Ansell and Doutré

John Ansell has coming out in support of Martin Doutré, an amatuer researcher I’ve written about in earlier posts, and it’s quite the endorsement:

Over the past year, I’ve read a lot of Martin’s writing.

I’ve prodded and poked at him on a few occasions when some explanation didn’t quite gel. And yet he’s always come up trumps. I’ve never failed to be impressed by the depth and breadth and robustness of his knowledge.

I’m very happy to stand with Martin, just as I was once proud to stand with Roger Douglas.


By the time this campaign is over, I intend the name of Martin Doutre to be well-known to his countrymen, and for all the right reasons.

However, it should be noted that Ansell also said this:

I have not read Martin’s book about Celtic New Zealand, but I was very impressed with his book on the Littlewood Treaty.

So, Ansell is willing to endorse Doutré and his work on a possible pre-Māori people without having actually read the book.

I wonder what Ansell would think of it if he did. I mean, to Ansell’s credit, he has read Max Hill’s “To the Ends of the Earth” (my thoughts on that book here and found it wanting:

For the record, I have seen evidence of pre-Maori that seems plausible, but I’ve also seen a recent book about Egyptians colonising New Zealand that I found totally implausible.

The book had some rather dubious photographs purporting to show New Zealand on an ancient map, but the blob in question could have been anything west of Fiji or east of the Philippines.

I should say that this book had nothing to do with Martin Doutre.

Whilst it’s true that Doutré is not responsible for this book, one of Doutré’s fellow researchers, Gary Cook, is. Cook wrote several of the chapters in “To the Ends of the Earth” and given Cook and Doutré’s association, I would be surprised if Doutré is, at the very least, somewhat supportive of Hill’s work (this is supposition on my part, I do admit).

Given the criticisms of Ansell’s support of the pre-Māori, Celtic New Zealand thesis, Ansell got in contact with Doutré and asked for his opinion on what we “Marxists” were saying. Doutré’s reply is interesting.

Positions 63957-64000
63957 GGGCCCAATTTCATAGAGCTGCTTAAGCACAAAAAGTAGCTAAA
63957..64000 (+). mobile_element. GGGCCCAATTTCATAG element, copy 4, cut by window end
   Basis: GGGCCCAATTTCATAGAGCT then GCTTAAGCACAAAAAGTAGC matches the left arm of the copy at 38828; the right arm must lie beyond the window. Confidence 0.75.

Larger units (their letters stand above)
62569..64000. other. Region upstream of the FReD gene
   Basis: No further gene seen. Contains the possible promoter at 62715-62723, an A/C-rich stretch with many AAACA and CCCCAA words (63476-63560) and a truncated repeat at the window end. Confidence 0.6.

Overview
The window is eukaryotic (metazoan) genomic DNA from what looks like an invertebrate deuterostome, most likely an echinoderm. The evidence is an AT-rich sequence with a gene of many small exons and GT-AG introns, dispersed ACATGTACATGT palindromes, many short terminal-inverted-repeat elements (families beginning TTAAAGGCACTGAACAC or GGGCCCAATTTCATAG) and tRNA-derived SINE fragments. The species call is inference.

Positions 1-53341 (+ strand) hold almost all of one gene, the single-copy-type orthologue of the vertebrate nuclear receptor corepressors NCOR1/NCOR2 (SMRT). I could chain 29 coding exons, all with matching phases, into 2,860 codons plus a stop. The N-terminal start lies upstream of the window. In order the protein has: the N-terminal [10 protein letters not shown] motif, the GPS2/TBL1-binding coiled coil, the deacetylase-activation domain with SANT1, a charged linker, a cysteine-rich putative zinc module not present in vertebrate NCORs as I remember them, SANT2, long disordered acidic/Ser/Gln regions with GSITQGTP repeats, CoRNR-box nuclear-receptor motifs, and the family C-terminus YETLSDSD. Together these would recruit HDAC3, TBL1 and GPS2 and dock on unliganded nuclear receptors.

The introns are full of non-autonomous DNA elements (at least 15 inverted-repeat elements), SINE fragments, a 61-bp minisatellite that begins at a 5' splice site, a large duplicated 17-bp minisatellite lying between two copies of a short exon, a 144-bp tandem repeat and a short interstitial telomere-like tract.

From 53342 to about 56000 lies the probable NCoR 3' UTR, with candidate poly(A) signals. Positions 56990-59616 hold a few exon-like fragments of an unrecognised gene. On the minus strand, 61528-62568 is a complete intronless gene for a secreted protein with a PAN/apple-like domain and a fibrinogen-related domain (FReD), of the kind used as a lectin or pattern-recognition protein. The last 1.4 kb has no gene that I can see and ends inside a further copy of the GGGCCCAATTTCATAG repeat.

Firstly, he seems to blame those of us who criticise him for coining the term “Celtic New Zealand thesis” for coming up with the notion of “Celtic New Zealand” because even though Doutré called his book “Celtic New Zealand,” it’s out fault for using that term to describe his thesis:

This whole off-centre focus on “Celtic” is a typical Marxist distraction or red-herring to draw focus away from what is so copiously stated in our history books (recorded oral traditions) and, instead, get people looking sideways at “obviously demented” individuals like Martin Doutré with his “crack-pot” theories about actual “Celts” roaming around New Zealand.

Yes, it’s our fault to take him at his word and think he referred to Celts when talking about a Celtic people living in Aotearoa me Te Wai Pounamu.

Let’s not forget that Doutré is also a supporter of another revisionist historian, David Irving and seems to believe in a Zionist plot to destroy Irving’s career debunking the Holocaust.

Frankly, I can’t wait to see what new evidence and “thinkers” Ansell decides to cite approvingly in his campaign for a “colourblind” state.


Random says:

Doutre, Hilliam and others of the like have a strongly political perspective running all through their work that Maori peoples have no valid treaty claims because Maori were not the first etc. In addition much of their comment about ancient Maori peoples can only be described as derogatory.

Cook does not have this political orientation at all to my knowledge. I have read a few of his books and this kind of stuff is not present and I do not think he has this perspective at all.

Hill is new to me and I have not read any of his work. I would be interested to know if Hill’s work contains any examples of the same political orientation as Doutre and Hilliam.

Chapter 16 of “To the Ends of the Earth” was written by Cook and is on how Maui and Rata were Egyptian/Greek navigators, whilst chapter 55 is on pre-Māori carvings in Aotearoa me Te Wai Pounamu and makes reference to the notion of a pre-Māori Waitaha people (not to be confused by the hapu of Ngāi Tahu by that name).

Hill, in “To the Ends of the Earth” makes reference to the Littlewood draft of Tiriti O Waitangi as if the Littlewood draft is the actual treaty (“4th February 1840 Governor Hobson signed the Littlewood Treaty, giving protection to all inward coming British citizens to New Zealand. – p. 324) and as I noted here, Hill said this to the editor of the Franklin eLocal:

What Max wants from his book is for European Kiwis to real­ise they may deserve to be recog­nised as tangata whenua. “I’m tired of being told we’re vis­it­ors to our own land,” he tells me.

Which does suggest he has a political agenda in play. Given that Hilliam and Cook are the co-editors of “To the Ends of the Earth,” we can assume that they, if not outrightly supporting this agenda, are at least sympathetic towards it.

Random says:

Yes, now I recall reading the article in Franklin eLocal. Yes, overall impression of that I would tend to put Hill in much the same category as Doutre and Hilliam whose views are well known. I have not yet reread the the Hill article to check that impression.

Cook I have heard speak at public talks. He states at the beginning that nothing that he presents in his talks or books and research is intended to challenge Maori as tangatawhenua and that he has absolutely nothing against the treaty. I do not think this is disingenuous verbal maneuver on his part. He seems genuine on this.

I haven’t heard Cook speak, so I can answer for his integrity or views about Māori. I do find the company he keeps to be very suspicious, however.